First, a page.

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André Marcadier was born in 1925 in Lyon. He worked as an apprentice in a machine shop and took evening classes in brazing before starting C.I.M., Cycles Imbert-Marcadier, with Joannès Imbert post WW2.

André designed and built all the frames and as early as 1949 he was making frames in aluminium, which was very challenging to work with, and those frames were reserved for special customers and professional racers who used them in time-trials, hillclimbs and mountain stages.

By the early 1950’s André Marcadier was producing cycles in his own name and had success in competitions such as the team tandem ‘Challenge des Constructeurs’ and also the ‘Poly Lyonnaise’ which was a hillclimb race.

Interest in cycling was diminishing towards the end of the 50’s and so André diversified into building competition motorcycle frames and karts, for which his experience in fillet brazing was well suited. His innovation and design experience resulted in his karts winning the European Endurance Championship in 1961. The introduction of a new minimum weight rule, reducing his advantage, and the arrival of Colin Chapman and Lotus on the motor racing scene, encouraged André to move into lightweight sports cars.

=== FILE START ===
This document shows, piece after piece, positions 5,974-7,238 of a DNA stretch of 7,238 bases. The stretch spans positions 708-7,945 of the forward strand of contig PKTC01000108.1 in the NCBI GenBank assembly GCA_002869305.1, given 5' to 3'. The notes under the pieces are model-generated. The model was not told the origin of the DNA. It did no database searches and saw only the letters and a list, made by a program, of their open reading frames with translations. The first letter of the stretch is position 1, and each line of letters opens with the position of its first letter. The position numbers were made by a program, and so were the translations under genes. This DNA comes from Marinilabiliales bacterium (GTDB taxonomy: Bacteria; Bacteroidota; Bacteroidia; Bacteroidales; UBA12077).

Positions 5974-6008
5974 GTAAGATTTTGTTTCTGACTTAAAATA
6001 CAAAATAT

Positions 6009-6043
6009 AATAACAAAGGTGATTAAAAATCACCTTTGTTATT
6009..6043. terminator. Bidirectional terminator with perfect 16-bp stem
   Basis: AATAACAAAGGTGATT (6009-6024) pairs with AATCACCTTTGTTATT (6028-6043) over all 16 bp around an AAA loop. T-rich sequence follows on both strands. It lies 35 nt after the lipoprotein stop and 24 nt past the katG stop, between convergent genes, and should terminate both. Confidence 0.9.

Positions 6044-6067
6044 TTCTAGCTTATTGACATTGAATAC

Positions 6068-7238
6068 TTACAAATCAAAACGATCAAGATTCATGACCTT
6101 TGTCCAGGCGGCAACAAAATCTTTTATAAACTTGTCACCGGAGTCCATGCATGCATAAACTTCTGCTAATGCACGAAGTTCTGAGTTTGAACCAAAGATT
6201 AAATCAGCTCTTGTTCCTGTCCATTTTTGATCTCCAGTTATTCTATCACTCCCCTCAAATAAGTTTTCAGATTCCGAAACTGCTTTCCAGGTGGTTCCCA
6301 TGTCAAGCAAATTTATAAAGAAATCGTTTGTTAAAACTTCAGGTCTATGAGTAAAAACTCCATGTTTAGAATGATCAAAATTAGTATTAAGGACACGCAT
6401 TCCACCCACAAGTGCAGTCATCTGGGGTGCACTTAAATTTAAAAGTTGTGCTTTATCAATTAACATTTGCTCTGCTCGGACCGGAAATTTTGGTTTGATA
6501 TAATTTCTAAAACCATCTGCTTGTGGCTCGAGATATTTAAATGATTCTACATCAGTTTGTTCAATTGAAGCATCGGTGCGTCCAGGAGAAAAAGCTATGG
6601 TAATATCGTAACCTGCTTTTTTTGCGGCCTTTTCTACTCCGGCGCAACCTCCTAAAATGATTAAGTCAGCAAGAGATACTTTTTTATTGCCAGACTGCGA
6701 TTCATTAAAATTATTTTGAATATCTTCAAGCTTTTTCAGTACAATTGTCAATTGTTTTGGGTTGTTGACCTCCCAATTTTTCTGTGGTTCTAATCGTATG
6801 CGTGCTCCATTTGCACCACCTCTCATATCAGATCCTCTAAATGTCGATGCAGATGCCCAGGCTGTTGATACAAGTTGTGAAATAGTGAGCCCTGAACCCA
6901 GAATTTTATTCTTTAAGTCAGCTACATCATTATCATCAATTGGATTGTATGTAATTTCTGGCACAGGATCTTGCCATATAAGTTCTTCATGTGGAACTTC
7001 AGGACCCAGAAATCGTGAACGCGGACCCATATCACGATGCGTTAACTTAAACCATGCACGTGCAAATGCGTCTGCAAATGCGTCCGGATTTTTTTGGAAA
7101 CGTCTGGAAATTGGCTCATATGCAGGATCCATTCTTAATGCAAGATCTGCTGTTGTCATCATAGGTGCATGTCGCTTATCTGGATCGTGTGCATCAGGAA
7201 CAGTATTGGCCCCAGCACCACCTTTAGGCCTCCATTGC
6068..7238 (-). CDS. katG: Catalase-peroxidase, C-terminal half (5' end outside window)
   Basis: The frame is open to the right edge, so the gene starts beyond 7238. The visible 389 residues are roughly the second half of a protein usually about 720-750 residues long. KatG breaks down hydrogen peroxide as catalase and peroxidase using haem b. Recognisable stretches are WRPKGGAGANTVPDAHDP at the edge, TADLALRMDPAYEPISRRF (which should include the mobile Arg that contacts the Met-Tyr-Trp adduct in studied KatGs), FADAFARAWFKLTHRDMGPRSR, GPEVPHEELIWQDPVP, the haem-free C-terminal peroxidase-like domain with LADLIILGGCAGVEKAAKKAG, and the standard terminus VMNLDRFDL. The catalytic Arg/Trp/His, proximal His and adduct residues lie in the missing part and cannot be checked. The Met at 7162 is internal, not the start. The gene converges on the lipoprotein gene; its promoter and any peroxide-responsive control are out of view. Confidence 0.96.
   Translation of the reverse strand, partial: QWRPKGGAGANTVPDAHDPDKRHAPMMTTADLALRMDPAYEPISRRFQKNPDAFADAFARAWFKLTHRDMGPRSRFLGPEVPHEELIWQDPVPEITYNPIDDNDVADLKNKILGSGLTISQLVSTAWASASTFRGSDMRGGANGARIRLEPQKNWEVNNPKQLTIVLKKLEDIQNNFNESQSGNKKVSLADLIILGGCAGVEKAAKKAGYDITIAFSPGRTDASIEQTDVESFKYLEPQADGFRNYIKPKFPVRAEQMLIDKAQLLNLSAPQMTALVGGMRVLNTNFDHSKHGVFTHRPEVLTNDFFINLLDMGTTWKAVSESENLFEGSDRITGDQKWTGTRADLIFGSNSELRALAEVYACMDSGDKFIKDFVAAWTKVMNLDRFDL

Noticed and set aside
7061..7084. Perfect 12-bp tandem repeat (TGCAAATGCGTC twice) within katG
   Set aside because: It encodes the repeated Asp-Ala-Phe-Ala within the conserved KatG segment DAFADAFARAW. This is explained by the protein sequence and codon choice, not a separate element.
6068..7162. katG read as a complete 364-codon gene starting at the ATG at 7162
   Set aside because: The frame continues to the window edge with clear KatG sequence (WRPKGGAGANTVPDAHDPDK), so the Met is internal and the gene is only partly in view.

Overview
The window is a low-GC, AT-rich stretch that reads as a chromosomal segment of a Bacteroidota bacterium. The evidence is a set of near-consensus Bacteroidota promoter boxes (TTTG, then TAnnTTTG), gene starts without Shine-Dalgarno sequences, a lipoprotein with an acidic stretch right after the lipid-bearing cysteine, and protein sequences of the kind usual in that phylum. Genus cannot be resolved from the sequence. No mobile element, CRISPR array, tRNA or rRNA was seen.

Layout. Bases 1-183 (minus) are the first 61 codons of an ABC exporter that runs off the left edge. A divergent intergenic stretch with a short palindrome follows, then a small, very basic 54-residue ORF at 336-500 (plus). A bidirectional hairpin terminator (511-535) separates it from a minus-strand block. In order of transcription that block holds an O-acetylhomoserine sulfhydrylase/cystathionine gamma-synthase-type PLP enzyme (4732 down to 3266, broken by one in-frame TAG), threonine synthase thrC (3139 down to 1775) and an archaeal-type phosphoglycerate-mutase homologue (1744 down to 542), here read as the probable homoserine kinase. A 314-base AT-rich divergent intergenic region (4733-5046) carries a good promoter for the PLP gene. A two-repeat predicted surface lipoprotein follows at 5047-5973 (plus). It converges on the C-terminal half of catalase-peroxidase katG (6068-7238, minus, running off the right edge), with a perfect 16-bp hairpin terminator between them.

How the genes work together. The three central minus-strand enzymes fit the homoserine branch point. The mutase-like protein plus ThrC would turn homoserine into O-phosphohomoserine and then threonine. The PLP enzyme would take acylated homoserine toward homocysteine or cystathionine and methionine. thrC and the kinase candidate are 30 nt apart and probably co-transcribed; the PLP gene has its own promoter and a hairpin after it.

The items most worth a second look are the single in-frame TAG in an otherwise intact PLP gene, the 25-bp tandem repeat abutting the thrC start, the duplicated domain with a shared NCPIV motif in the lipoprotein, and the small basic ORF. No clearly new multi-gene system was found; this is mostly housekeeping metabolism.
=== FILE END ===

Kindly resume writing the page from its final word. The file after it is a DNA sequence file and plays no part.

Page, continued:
In partnership with Marcel Fournier, who made the fibreglass body, the Fournier-Marcadier emerged in 1963 as a kit for enthusiasts and racers. Later, the distinctive Barzoï with super low profile, experienced some success.

By the 1980’s André was producing replicas of exotic sports and race cars and had even re-visited the art of frame-making to produce a small number of lightweight bikes

Velo de Corse

Velo de Corse


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